If he can’t make it there, can he make it anywhere?

Let me start by saying I have no vendetta against Stephon Marbury. In fact, I have more of a grudge against the Knicks for trading Patrick Ewing to the Supersonics more than eight years ago. However, if I ever hear another group of people start a Marbury chant, I will do something that makes the guy from “No Country for Old Men” look like Bugs Bunny.

As I said earlier, I have no personal beef with the artist formerly known as Starbury, but let’s be realistic: This is a man who signed an $80 million contract to put up the numbers you would hope to get from your second-best bench player. 13.9 points and 4.7 assists is, in my opinion, unacceptable for the second highest-paid point guard in the league.

However, Steph is finally doing something to contribute to his estranged team this season. How is he doing this? By riding the bench. Is he doing so willingly? Of course not.

But who cares? Coach Mike D’Antoni has the right idea. He doesn’t care who it pisses off. Marbury will receive less playing time than I will from the Knicks in the foreseeable future under the new Knicks head coach. There is no point in trying to go over D’Antoni’s head, because after meeting with new team president Donnie Walsh, Marbury learned the front office is completely backing D’Antoni’s decision.

Unless all three of the Knicks’ top guards – Chris Duhon, Jamal Crawford and Nate Robinson – come down with an incurable disease simultaneously, I think it’s safe to say Stephon Marbury’s days as a New York Knick are in the past.

Let’s be honest. No matter how good his numbers were in the past, the statistics are misleading. He may have averaged more than 19 points and close to eight assists a game in his 12-year career, but how many times has he helped any of his teams make the playoffs? Four times, plus, he only made it with the Knicks the year he was traded halfway through the season and didn’t have a chance to ruin the mechanics of their offense.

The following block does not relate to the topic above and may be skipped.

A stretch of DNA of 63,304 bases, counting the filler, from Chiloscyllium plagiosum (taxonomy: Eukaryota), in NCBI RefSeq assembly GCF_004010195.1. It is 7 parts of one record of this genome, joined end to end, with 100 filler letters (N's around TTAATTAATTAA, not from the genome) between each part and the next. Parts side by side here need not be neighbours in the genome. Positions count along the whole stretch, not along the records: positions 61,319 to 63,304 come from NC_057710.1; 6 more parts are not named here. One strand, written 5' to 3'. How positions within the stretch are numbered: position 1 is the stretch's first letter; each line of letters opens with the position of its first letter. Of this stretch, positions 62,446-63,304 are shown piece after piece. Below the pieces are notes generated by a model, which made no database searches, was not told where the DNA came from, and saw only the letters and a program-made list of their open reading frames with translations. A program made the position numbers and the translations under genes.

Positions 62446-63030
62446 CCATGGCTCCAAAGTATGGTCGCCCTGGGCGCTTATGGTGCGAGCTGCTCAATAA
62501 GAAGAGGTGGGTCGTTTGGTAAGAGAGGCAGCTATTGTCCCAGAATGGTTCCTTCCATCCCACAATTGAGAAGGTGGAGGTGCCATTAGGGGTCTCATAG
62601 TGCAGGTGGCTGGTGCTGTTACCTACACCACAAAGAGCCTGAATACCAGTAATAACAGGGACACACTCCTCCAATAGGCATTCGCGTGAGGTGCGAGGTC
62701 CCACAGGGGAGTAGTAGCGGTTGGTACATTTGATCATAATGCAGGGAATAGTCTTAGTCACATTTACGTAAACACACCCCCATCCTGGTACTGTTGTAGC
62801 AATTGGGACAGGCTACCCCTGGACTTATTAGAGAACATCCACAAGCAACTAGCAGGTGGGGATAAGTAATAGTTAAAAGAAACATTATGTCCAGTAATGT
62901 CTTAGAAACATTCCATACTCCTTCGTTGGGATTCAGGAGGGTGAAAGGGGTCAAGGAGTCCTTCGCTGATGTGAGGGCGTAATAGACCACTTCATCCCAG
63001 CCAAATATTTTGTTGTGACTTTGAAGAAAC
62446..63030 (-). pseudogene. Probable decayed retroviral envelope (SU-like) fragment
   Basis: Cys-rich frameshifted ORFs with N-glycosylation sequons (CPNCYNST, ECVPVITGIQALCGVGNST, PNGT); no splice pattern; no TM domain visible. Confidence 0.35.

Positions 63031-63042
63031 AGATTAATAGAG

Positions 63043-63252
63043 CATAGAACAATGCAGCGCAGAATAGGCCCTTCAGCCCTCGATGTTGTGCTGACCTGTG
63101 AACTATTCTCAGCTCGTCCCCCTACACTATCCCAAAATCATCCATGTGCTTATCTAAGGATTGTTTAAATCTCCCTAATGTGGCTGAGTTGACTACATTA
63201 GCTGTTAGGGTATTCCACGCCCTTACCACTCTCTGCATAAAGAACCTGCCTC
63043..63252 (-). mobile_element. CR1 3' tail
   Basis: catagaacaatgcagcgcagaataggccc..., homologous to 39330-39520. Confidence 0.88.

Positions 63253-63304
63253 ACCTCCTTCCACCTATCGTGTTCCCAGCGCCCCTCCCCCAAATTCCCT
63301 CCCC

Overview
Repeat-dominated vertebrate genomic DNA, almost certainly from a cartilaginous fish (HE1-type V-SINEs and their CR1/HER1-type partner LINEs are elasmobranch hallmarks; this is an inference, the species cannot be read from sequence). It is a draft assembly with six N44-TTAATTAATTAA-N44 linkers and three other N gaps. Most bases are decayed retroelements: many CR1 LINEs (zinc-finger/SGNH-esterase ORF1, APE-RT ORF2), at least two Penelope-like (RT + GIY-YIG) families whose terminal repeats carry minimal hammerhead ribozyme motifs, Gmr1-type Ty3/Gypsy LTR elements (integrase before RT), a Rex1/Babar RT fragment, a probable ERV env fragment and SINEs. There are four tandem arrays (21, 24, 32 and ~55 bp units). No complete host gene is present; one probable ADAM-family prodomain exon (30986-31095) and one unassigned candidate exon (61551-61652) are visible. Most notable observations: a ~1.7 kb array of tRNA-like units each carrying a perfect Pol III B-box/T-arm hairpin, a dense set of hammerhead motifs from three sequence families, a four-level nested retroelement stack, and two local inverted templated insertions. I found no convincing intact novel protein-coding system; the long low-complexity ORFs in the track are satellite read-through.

The New Jersey Nets failed to make the playoffs all three years Marbury was a member of their team. However, after Stephon was traded to the Suns for Jason Kidd, the Nets won two consecutive Eastern Conference championships, reaching the playoffs six years in a row.

What does the future hold for the former All-Star? Who the hell knows? I’d say he could go overseas, but I don’t think anyone would want him. They are getting enough players who still have talent at this point. I would say he should give the CBA a call, but the Knicks’ other greatest acquisition this past decade, Isaiah Thomas, caused the CBA to go bankrupt years ago, so I guess that’s out of the question, too.

All jokes aside, Marbury is still young enough to turn his career back around for the better. One thing’s for sure, though: He’s got to get on the court to make that happen, and that sure as hell isn’t going to happen while he’s a New York Knickerbocker.